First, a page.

“They can fly backwards. Pugnacious”
-Peterson Field Guide to Western Birds
With spider silk and scavenged butterfly cocoons, Broad-tailed hummingbirds build their nests in the same spot each spring– usually a slender limb reaching out, just so, suspended over a mountain stream somewhere in Crestone, Colorado, and other riparian thickets in the mountains of the southwest.
Whether hummingbird or human, “hometown” is a birthright. The local Crestone hummingbirds are Colorado residents, born and raised. But when the frost hits in September, they head to their other home– Tz'unun 'Ya (place of “hummingbirds and water” to the local Tz'utujil Maya people), and other choice spots in Guatemala and Mexico.
Hummingbirds come and go with the winds, but the conquistadors left a mark, significant and irreversible, on the towns of Guatemala. Today, the town of Tz'unun 'Ya is called San Pedro by most, in honor of a Catholic saint. But the Tz'utujil Maya never fled the town. Tz'unun 'Ya still exists, in word, and in action. Flyby tourists find hummingbirds everywhere, both in real life, and especially in the art and landmarks about town. There is even a local hummingbird festival each year held on the shores of Lago Atitlan.
Both Colorado and Guatemala might try to claim the Broad-tailed hummingbird as their own. Overlooked is the 2,200 mile journey, made twice each year, across an eleven year lifespan. Surely these birds feel at home on the road? After all, a hummingbird flaps its wings at a rate of 4,000 beats per minute, whether hovering or crossing continents.
Hummingbirds have a tremendous memory for the location and timing of flowers and feeders along their migration route according to research from biologist Susan Healy of the University of Edinburgh. They can remember where a food source is, when it is available, and return to it year after year. Like a hobo with a map, hummingbirds have a great memory for sweet spots.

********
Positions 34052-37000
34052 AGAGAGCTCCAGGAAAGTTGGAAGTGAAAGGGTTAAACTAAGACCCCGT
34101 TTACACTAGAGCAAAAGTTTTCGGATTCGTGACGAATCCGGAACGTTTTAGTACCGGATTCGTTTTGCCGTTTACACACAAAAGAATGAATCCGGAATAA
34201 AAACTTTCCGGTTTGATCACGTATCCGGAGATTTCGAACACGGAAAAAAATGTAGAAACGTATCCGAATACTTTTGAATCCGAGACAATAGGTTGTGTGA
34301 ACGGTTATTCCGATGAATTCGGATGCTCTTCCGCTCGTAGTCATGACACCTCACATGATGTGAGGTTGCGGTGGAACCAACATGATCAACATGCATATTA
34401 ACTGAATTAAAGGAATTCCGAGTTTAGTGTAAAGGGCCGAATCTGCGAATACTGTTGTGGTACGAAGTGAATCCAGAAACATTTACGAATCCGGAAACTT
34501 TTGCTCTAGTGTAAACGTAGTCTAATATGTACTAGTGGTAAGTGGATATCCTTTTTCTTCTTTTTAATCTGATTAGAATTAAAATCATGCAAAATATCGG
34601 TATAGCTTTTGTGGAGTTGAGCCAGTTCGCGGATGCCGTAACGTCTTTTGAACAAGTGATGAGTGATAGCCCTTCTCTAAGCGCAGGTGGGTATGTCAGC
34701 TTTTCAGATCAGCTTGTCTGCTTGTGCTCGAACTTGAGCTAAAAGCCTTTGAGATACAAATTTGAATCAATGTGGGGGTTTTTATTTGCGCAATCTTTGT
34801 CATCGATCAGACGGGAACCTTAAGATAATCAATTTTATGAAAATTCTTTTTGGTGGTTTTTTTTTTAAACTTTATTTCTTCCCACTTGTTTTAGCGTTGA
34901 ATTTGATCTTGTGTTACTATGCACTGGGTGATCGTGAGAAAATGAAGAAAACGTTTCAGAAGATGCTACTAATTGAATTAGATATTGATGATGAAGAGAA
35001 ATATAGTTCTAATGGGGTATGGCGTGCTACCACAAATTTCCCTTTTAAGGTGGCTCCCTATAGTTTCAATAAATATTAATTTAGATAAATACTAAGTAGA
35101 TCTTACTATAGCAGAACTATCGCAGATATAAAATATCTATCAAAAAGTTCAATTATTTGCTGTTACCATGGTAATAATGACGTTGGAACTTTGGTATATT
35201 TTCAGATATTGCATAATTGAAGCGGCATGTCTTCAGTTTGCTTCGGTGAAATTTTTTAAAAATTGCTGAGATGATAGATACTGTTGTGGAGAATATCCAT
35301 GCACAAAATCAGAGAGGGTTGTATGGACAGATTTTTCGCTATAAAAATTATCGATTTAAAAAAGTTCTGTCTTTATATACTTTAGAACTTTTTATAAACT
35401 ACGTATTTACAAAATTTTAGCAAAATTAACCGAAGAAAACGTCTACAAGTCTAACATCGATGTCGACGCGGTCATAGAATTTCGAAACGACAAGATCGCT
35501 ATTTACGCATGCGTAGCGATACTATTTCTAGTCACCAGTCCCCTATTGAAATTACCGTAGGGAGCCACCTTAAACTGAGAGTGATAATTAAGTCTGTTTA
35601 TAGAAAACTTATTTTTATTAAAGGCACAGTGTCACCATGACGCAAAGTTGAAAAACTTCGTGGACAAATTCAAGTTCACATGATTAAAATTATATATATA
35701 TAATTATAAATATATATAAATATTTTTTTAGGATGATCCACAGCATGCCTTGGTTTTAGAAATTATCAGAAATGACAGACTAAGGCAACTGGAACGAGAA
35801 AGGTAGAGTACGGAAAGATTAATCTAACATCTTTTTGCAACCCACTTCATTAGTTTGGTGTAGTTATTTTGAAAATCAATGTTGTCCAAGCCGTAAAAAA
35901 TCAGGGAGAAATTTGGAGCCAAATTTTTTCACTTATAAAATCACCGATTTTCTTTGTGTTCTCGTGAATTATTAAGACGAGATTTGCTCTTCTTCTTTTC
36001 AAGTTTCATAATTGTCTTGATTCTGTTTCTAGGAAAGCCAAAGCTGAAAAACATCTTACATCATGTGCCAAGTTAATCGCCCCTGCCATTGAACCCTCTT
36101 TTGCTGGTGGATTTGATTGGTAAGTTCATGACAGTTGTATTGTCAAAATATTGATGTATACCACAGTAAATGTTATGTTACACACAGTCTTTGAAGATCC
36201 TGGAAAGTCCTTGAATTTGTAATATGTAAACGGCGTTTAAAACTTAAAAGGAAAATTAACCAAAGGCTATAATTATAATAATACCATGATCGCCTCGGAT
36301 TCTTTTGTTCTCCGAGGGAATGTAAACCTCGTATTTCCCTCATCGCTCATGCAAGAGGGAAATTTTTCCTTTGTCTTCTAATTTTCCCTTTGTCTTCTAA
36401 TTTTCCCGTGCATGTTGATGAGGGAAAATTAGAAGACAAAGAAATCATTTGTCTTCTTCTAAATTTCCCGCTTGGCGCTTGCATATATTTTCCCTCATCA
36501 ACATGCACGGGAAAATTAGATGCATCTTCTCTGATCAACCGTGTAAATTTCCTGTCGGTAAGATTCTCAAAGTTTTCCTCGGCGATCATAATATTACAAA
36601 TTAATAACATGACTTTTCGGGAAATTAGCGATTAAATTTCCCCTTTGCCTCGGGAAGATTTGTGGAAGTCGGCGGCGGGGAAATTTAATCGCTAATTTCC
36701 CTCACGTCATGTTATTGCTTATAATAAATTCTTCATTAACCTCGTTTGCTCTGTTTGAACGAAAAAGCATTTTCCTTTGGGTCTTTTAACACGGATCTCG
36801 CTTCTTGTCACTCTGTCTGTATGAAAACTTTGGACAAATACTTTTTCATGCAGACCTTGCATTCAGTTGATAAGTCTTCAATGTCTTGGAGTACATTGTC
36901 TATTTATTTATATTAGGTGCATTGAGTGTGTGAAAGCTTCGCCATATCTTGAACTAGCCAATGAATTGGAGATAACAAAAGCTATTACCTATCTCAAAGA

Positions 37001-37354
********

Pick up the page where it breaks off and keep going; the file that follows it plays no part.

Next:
We like to journey and find sweet spots along the way too. A few years back, our then younger family hopped a bargain flight from Colorado to Guatemala, and then back again, and again. On the road to experience, we started finding the coolest stuff– especially handmade beaded hummingbirds and other artisanal goods. Friends wanted some, then friends of friends, and eventually a friend of a friend’s store asked for an order. That’s when our import business was born– Voyperdido.co.
We import direct, ser humano a ser humano, from Sololá, Guatemala to Crestone, Colorado. We specialize in handmade beaded hummingbirds, reusable tote bags, textiles and novelties from the Lago Atitlan region. We sell online and direct wholesale. Seldom pugnacious, we don’t fly backwards, but we go the extra mile for our friends.